Lex looks at Stan's diagram of the work-flow cycle - too cool by half, he has to admit. Lex recreates it in less than fifteen minutes, with an array of functional divisions, divisions that Stan Keaton could never understand. These replaced the notionally coded version that Stan did, accurate but empty - AAA, AAB, ABA… 
      Lex unfolds a sheet of paper which is someone's idea - the writing doesn't appear to be either Stan's or his own - about tying a Fungal Propagation interface directly into the Legal department’s ALRTS system. Oh, why the hell not? That would provide the specific components needed for an immediate and documented reprimand case file, time stamped, indexed by login and Social Security Number, valid on both ethical and  moral grounds. Lex moved to slide number fifteen, inserted a RECOMMENDATIONS title, and suggested that a new IPT be established immediately, preferably to be chaired by the lead Union rep. Hell yeah. The Union will buy in.

      Lex puts aside his work to pause for a shower. It is magnificent shower. He is in a tropical rainstorm and the ideas are floating over him and through him. Fungal Propagation. He understands how to make the whole concept work. He can grab these puppies and make them howl. Ahrooo!
      Lex drips all over the bathroom floor, leaving soggy footprints all over the plush beige carpet. He really doesn't care, if you want to know the truth. He feels great!  Soggy, in a terrycloth robe, he picks up another yellow sheet and fills in white space on at least half a dozen of his slides.

       What time is it getting to be? Well, one thing is certain judging by his empty pack of smokes, it's half past time to run up to the Seven Eleven and buy some more cigarettes. Lex dresses quickly in a pair of  old gray sweatpants, white slip-on sneakers, and a DSA Quality of Life sweatshirt.
      Although Lex usually drives, today he elects to hoof the three blocks up to the store. It is warm outside, a beautiful day. After walking the better part of a block, Lex decides to return home and change his clothes. He feels the need to be spiffier. He dons an extra large Hawaiian shirt that he can find with the lights out. His wife would absolutely refuse to be seen with him if he was wearing a garment as stunning as this one. Not that he could blame Connie for that. The shirt is a key lime green, decorated with bananas, sailboats, and a caricature that might possibly be a Rastafarian. Lookin good! He decides to abandon the sweatpants and put on a pair of jeans, relaxed fit, and he switches his slip-ons for a pair of Adidas without socks.

      Lex glides on into the Seven-Eleven, feeling mighty fine. Sweeping through the store he picks up a twelve pack of Bud and a Doritos Nacho Cheese Big Bag. When it's his turn at the counter he orders a quarter-pounder hot dog.  Those dogs are certainly a thing of beauty, glistening on their metal rollers like dewdrops on a rose. Oh yeah, let me have two Virginia lotto random. Cash payout. You can't win if you don't play.  And Duh!, what did I come here for in the first place, two packs of those new Salem Lights with the side slide box. Yes, that certainly is a cool new package. Two for one special? That's great. Thanks. I guess, let me have four. No, two. Two two-for-ones.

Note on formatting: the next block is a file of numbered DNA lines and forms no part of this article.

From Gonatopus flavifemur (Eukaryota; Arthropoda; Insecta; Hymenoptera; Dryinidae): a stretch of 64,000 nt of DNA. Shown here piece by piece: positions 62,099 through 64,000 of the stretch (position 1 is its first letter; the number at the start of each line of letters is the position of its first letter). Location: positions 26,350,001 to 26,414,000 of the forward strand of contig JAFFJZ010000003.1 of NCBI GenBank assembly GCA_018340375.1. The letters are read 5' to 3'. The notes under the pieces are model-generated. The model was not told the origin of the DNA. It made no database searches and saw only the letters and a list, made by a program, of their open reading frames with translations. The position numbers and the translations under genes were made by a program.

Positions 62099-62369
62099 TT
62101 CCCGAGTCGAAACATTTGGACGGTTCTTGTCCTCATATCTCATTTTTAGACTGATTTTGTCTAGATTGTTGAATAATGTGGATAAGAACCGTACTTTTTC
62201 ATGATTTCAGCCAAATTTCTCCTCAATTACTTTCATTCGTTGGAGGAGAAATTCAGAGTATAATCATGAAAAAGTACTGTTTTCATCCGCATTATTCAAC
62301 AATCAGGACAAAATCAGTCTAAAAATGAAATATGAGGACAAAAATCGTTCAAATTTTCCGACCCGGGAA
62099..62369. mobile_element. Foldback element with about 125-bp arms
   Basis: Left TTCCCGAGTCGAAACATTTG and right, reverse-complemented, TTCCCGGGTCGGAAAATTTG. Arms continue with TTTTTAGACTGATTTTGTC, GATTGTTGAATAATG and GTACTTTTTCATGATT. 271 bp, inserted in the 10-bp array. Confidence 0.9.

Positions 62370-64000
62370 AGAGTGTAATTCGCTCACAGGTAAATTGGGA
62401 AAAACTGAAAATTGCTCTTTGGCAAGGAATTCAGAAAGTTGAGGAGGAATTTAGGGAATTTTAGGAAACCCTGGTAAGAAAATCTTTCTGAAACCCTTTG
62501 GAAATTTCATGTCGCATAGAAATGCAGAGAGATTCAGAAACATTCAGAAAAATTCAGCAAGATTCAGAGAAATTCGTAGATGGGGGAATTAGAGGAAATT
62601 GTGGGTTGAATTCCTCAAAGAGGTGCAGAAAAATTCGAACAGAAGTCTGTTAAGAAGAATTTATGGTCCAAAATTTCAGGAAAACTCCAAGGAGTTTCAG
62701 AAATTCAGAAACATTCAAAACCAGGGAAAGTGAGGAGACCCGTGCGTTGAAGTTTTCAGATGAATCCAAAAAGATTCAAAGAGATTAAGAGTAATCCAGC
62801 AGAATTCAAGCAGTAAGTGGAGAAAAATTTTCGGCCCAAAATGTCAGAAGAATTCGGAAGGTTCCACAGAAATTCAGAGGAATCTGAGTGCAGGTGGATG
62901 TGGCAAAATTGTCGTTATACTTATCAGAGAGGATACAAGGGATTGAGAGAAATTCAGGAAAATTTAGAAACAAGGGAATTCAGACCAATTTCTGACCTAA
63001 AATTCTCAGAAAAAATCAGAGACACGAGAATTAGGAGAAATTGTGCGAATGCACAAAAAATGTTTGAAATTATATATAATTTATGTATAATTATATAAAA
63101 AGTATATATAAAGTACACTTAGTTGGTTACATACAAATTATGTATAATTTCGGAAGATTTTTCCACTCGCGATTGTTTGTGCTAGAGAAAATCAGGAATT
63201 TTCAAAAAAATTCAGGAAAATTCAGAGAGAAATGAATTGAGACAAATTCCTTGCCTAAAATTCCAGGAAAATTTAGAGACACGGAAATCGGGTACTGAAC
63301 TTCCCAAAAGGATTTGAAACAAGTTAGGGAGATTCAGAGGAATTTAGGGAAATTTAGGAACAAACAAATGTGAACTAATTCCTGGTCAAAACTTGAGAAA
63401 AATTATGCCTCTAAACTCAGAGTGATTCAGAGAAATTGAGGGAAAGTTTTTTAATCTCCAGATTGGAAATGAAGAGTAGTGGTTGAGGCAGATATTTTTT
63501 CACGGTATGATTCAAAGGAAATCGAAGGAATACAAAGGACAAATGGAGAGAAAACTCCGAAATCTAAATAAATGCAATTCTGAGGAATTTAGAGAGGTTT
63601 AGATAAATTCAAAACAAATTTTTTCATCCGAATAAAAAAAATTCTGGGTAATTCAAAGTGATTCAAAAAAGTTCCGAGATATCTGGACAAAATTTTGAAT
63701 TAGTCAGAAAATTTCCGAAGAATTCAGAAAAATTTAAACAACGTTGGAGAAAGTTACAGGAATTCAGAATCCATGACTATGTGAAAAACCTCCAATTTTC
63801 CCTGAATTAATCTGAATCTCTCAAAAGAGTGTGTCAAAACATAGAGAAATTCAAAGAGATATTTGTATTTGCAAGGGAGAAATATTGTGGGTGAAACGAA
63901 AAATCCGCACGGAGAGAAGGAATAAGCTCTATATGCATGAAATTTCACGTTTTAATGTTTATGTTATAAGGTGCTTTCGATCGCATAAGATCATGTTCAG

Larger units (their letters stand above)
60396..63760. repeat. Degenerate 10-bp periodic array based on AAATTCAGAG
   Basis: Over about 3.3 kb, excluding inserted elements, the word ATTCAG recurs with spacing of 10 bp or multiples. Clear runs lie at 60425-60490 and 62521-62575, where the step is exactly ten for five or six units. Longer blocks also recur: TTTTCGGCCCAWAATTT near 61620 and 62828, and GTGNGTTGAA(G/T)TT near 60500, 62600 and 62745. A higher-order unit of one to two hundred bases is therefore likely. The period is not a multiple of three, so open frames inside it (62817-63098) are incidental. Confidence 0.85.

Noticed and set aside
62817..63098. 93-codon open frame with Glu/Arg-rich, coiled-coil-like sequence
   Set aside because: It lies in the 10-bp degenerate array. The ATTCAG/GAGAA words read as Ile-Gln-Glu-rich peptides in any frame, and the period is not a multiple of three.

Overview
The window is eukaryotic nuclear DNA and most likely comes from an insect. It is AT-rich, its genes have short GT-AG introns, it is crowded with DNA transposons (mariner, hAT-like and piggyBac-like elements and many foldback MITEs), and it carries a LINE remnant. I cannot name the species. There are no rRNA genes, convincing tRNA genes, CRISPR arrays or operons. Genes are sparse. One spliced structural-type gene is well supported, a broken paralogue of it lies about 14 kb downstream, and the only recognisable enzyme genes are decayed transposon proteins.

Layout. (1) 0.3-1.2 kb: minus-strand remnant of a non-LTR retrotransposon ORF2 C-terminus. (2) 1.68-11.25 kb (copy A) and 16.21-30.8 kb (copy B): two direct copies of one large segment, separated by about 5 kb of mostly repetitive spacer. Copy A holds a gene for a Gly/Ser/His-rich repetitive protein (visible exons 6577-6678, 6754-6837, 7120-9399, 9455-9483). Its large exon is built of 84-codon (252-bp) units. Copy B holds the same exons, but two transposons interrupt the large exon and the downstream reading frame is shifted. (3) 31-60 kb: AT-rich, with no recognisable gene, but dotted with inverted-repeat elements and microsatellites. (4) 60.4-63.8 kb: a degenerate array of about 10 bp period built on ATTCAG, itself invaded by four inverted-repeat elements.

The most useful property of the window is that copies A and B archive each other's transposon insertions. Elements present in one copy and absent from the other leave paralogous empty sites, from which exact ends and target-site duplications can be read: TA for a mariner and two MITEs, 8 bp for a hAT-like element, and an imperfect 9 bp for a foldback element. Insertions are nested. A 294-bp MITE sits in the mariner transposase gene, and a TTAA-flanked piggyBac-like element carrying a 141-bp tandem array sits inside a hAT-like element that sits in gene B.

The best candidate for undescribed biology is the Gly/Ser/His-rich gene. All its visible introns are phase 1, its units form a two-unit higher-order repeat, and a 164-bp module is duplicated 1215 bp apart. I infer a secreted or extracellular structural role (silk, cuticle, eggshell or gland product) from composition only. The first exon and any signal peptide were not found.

Oh no, Lex has only got a five and a one in his wallet, and he is going to have to pay by credit card. Well, cash for the lotto tickets, since those ring up separately. Maybe he should’ve checked his money supply before he left home.  Too late now. He’s been standing in this line for a long enough time. The clerk, a young and pleasant looking foreign gentleman, smiles patiently as Lex fumbles with his wallet looking for his plastic.
      There is a weird bearded guy in a flannel shirt a couple of spots behind him who is staring daggers in his direction. Is he talking to himself or is he talking to me? You talking to me?  Lex finds himself doing a DeNiro imitation in his head, something to kill the time while his card processes. Lex thinks that he recognizes the bearded guy from last night at the pub, but he doesn’t make any attempt to acknowledge him. Bad vibes. How long is it going to take for his credit card to clear, anyway? Where are they calling it in to, Bangladesh?

      Arriving home, Lex sets the bag of goodies beside his desk, pulling out the hot dog and a fresh pack of smokes. Turning back to his work while savoring the meat-like deliciousness of his wiener, Lex grabs one of the napkins that he had been sketching on during last night’s session. The little boxes are too small for him to make sense of, and for some reason, it's all stuck together with some kind of glue. Hope it wasn’t important. He tosses it into his circular file for two points.
      In less than forty minutes Lex has a handful of slides printed out. He unsheathes a red felt tip pen and a wide yellow marker, and begins his first edit. Three hours later, his coffee is still sitting untouched – although the beer shows signs of having received considerable attention - and he is beaming as he clicks his way through a true masterpiece.